The power of ‘silly stuff’

Guest Article

This is a guest post written by Saffron-Brunel Prize 2014 winner Sebastian Grenzhäuser.

Earlier this year, my mobile phone contract was up for renewal, an event rivalled in its excitement and efforts only by Christmas. Not wanting to easily part with my money, I decided to shop around a little, and was soon engulfed in a myriad of choices; fortunately, when it came to choosing a network provider, matters were simpler, with only 4 major players occupying the market. One of them is THREE, which admittedly I never dared even poking with a stick due to fears of abysmal network quality or coverage – how wrong I was (my THREE-loving friends quickly reaffirmed)...

As one of the most recent players in the market conceived to disrupt existing paradigms, THREE has enjoyed steady success, now keeping 7.9 million customers happy with their “silly stuff” and increasingly threatening established competitors. Initially following a price-led strategy, the company realised this was not future-proof thus differentiation, paramount on such tight and regulated markets, had to be achieved differently. Switching to a more sustainable brand-led strategy entailed re-visiting their core brand values to inform their strategic vision of the future. The first order of business was to address low brand awareness and affection, thus boosted brand fame, closer proximity to consumers and better communication of core values and intentions became imperative, in addition to building an exciting experience-based offering around simplicity and value. Efforts also included investigating issues consumers hated most about the mobile telecommunication industry, resulting in a list of eight pain-points THREE is now working to eradicate.

Having recognised the hunger of their young, swag audience for affordable and omnipresent mobile internet became the spearhead of their revitalised efforts and realigned brand-presence. THREE is now deemed one of the quirkiest and ‘freshest’ mobile telecommunication providers on the market, busily wresting consumers from more uptight competitors, working hard to empathise better with consumers, and offering competitive value to its fun-loving audience – without getting in the way. Cleverly, they reflect customers’ culture and interests onto their brand and communicate in their lingo, whilst removing aforementioned hurdles: Customers now enjoy all-you-can-eat mobile internet, unbarred Skype usage, free 0800 calls on mobiles, and their contract allowances usable in 16 countries, sparking mountains of holiday-picture-spam (THREE ‘apologised’). This empathic approach, paired with a design strategy effectively reflecting their core values of entertainment, simplicity and value, enabled unprecedented success.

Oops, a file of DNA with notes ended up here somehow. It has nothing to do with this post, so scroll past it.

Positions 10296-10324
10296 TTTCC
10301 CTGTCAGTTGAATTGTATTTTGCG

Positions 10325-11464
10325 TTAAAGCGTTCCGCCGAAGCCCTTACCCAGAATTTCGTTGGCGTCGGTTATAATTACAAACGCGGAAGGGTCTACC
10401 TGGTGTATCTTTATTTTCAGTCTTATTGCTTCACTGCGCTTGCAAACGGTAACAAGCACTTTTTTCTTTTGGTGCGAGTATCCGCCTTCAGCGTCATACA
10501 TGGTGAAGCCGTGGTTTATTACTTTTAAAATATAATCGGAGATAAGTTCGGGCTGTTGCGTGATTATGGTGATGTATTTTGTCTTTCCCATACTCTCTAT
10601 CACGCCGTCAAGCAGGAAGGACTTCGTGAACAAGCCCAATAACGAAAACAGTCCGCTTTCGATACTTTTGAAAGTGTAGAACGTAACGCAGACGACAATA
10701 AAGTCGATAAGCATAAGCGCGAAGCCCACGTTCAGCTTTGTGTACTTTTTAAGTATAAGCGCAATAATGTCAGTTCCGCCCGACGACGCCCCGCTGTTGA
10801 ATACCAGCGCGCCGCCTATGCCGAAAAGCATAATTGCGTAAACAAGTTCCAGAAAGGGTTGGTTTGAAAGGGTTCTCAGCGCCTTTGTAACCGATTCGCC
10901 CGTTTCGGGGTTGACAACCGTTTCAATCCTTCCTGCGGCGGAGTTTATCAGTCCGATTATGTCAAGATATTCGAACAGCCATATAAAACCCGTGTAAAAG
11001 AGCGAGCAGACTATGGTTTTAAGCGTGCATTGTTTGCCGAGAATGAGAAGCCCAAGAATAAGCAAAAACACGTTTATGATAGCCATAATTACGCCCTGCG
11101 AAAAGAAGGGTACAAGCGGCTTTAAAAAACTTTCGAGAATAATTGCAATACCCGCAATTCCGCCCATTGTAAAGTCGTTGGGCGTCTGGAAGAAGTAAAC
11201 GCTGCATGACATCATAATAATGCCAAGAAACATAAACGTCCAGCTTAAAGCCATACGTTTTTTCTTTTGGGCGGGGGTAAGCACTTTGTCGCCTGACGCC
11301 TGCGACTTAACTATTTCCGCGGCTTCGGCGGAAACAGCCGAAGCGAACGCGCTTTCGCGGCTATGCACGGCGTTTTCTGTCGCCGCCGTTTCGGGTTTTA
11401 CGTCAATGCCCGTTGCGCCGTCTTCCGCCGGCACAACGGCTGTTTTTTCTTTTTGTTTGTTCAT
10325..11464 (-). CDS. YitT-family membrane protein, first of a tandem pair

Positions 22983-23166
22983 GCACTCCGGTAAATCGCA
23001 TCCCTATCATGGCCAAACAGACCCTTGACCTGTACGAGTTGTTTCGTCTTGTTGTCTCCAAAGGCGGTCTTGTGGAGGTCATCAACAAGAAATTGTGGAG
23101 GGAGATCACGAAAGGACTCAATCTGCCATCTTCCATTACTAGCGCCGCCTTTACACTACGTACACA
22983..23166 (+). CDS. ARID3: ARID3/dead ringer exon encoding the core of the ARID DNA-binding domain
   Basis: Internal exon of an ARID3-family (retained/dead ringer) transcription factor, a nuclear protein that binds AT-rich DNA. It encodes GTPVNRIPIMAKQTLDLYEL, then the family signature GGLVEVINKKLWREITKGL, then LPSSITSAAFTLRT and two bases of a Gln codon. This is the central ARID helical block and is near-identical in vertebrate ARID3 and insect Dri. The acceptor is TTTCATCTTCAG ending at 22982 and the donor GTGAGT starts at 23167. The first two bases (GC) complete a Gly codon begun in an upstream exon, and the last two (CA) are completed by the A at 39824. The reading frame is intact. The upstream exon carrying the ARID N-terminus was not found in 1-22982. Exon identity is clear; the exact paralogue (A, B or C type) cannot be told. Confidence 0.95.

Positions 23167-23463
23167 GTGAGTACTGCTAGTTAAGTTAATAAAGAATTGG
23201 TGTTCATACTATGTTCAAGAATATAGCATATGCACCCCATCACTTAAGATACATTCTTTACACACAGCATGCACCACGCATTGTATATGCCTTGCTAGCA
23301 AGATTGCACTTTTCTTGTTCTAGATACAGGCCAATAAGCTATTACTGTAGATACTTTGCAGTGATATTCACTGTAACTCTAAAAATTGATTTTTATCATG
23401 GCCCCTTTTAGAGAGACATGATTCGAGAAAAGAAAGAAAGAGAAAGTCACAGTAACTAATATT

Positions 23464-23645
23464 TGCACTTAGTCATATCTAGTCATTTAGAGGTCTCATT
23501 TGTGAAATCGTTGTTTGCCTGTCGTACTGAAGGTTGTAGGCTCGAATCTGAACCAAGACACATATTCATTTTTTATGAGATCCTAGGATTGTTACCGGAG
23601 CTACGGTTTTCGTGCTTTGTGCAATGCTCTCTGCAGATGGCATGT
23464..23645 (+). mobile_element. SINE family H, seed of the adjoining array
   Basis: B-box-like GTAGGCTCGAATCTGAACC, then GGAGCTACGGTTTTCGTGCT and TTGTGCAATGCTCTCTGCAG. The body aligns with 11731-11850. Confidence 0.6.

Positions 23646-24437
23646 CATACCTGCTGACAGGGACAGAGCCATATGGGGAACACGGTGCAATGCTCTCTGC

The case shows some vital ingredients important for brands of the future. Firstly, delivering true value to consumers remains key to brand success. Secondly, getting closer to consumers, showing empathy and understanding for existing needs and problems is crucial, as is translating insights into truly tangible solutions. Thirdly, integrity and authenticity build trust and loyalty, which both can go a very long way. Most crucially perhaps, brands of the future are and act more human: don’t be afraid to show consumers your inner workings , and be more open and transparent! Everybody has a good friend who’s company they enjoy, and brands can occupy a similar emotional space, evoking positive emotions while being honest, trustworthy, empathising, and fun to be around — without being overly clingy. Just ensure efforts are authentic, and aligned with your brand values!

With brands having influenced consumers for decades, the nature of their presence is changing: brands of the future will claim an emotion, demonstrate an intricate understanding of its consumers, and construct an emotive experience around their offerings, without being in the way. Furthermore, country of origin will gain further importance due to globalisation and more universally accessible information, enabling more informed deductions of consumers at point of purchase about ethical and ecological standards, safety or quality of goods. However, this can be used to your advantage! Lastly, crowd-driven products and services will gain increasing importance for brands, however there is a darker side. With crowd-funding opening up global markets, brands have less margin to ‘screw up’: consumers will take their money elsewhere very quickly.

THREE has understood well how to use some of the above to their advantage in efforts to revive an uninspired market and improve their commercial position. Being part of their target audience, I cannot deny that their emotive offerings and motivations to deliver tangible value impressed. Having joined a competitor for another (perhaps final) round, where I feel the only positive emotions so far have come from much less silly things such as network reliability and coverage, has nevertheless left me feeling a little jealous. THREE cares, entertains, and offers tangible value. Next time, I’m in!